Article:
Henkel boss is possible candidate for ABB CEO: report
ZURICH (Reuters) - Switzerland's ABB (ABBN.VX) will choose a chief executive by mid-June, with the head of one of its automation units and the boss of German consumer goods group Henkel (HNKG_p.DE) the front runners, a Swiss magazine reported.
The Zurich-based industrial goods group is searching for a new CEO after Joe Hogan announced unexpectedly that he planned to leave the company for private reasons.
Without citing sources, Swiss weekly business magazine Bilanz said ABB had narrowed its list of candidates down to Ulrich Spiesshofer, who heads its Discrete Automation and Motion (DAM) division and Kasper Rorsted, chief executive of Henkel.
A spokesman for ABB declined to comment.
"This information is not correct," said a spokesman for Henkel, who did not wish to comment further.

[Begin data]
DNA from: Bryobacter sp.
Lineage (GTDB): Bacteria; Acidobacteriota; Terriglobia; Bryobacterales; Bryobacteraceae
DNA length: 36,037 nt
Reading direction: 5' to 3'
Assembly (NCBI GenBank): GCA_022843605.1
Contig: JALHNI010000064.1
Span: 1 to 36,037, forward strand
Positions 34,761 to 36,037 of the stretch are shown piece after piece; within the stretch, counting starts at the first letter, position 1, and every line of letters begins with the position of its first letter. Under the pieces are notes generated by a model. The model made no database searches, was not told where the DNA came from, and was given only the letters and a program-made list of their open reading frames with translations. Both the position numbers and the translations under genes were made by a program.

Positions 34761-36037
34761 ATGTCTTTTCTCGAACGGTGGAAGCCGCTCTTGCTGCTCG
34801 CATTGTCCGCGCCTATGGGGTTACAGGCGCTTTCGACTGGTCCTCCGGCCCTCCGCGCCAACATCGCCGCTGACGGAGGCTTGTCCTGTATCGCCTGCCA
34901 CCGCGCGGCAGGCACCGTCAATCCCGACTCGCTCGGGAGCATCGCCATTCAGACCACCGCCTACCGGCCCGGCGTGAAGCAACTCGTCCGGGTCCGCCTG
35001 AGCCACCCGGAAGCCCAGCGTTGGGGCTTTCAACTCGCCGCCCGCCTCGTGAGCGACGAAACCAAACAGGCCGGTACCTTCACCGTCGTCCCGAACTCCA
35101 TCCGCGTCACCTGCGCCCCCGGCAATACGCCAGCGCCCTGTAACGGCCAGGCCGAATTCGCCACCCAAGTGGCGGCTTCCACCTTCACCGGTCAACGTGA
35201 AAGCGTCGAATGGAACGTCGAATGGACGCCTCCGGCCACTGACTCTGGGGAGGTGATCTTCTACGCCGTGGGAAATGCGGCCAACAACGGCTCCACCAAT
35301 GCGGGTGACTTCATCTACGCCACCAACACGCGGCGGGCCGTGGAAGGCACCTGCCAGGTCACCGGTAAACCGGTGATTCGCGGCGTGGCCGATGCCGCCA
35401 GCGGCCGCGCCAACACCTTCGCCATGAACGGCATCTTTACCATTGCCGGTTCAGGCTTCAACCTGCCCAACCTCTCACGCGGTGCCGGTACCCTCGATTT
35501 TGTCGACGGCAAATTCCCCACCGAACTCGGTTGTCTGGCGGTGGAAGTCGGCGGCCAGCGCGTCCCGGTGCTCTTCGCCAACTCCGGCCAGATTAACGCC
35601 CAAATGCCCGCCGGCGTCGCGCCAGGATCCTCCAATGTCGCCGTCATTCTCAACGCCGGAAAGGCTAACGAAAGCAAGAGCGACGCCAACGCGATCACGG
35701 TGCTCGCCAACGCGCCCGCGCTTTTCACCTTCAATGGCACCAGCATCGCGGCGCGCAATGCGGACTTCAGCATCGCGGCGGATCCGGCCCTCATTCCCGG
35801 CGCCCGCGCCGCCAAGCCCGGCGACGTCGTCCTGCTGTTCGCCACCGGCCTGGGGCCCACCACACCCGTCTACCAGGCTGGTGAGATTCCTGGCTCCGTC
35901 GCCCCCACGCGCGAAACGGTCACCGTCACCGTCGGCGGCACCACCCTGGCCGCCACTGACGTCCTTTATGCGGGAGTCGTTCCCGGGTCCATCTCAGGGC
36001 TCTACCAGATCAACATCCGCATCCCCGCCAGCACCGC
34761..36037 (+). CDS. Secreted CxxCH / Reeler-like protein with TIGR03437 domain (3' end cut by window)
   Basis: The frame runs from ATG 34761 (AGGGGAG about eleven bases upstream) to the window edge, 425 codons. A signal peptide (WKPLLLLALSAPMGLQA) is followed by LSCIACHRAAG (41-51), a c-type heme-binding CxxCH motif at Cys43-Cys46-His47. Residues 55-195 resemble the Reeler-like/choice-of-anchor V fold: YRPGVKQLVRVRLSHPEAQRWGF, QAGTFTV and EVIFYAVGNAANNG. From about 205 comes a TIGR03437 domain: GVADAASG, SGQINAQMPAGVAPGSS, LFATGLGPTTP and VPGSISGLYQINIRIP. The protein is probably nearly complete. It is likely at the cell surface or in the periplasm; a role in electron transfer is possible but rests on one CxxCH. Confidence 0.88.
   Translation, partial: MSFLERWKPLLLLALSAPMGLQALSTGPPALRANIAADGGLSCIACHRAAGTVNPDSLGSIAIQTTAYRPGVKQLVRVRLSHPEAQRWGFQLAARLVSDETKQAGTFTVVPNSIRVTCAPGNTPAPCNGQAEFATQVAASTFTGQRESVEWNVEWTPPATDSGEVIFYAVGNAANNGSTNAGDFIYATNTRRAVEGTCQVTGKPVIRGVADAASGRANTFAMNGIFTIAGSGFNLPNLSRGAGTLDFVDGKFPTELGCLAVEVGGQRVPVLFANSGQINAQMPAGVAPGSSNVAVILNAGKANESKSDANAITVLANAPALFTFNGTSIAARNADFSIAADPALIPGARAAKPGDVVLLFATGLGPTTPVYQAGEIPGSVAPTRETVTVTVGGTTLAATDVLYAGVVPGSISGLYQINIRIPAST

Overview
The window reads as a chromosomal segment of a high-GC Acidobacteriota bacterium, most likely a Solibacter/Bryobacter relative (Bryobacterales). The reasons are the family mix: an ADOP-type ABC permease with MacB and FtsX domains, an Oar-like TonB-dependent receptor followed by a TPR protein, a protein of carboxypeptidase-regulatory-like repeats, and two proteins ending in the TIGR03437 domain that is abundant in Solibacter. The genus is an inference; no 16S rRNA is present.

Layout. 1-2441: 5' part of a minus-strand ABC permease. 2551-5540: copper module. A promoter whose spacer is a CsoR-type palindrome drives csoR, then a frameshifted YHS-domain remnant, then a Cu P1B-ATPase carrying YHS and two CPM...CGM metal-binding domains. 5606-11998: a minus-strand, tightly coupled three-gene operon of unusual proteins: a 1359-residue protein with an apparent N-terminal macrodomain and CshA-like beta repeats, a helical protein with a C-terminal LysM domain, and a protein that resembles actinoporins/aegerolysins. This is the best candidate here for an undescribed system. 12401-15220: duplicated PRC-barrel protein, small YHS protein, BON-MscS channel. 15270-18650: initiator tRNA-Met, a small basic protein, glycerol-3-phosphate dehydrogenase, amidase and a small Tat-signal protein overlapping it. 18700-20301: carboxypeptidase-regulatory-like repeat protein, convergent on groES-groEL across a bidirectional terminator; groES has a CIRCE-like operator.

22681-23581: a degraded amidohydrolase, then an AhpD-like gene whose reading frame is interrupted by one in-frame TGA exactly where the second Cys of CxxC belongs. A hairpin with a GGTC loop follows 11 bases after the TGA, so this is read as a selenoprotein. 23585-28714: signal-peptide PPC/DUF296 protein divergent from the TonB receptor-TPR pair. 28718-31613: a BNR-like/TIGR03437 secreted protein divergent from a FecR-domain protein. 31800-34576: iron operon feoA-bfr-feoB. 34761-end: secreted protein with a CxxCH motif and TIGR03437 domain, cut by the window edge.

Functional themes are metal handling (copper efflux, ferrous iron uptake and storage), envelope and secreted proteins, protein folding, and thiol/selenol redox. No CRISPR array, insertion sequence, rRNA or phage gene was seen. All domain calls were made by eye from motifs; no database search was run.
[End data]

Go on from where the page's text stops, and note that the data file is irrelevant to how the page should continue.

Bilanz said ABB Chairman Hubertus von Gruenberg was leading the search supported by Hans Ulrich Maerki, chair of the governance and nominations committee, and would take a decision by mid-June.
Spiesshofer, a German national, joined ABB in 2005 as head of corporate development and has led its DAM division, which makes industrial robots, since 2010.
Rorsted, a Dane, has been CEO of Henkel since 2008. When he took over his task was to increase Henkel's operating profit margin - earnings as a percentage of sales - to 14 percent. He achieved that on time in 2012 with a result of 14.1 percent.
Last November, he set out a four-year strategy to increase sales at the group, the German maker of Persil washing powder and Schwarzkopf hair products, to 20 billion euros ($25.6 billion) by 2016.
ABB, banking on a global energy efficiency drive to increase demand for its products, has splashed out on acquisitions under Hogan. But it has been hampered by the sluggish global economy in recent quarters and is pushing through cost-saving measures.
- Nurse defies Ebola quarantine with bike ride; negotiations fail |
- Suspect in Pennsylvania police ambush captured after seven-week manhunt |
- Global shares jump, yen slumps as BOJ cranks up stimulus |
- Japan's central bank shocks markets with more easing as inflation slows
- Oil price declines have small-cap shale investors scrambling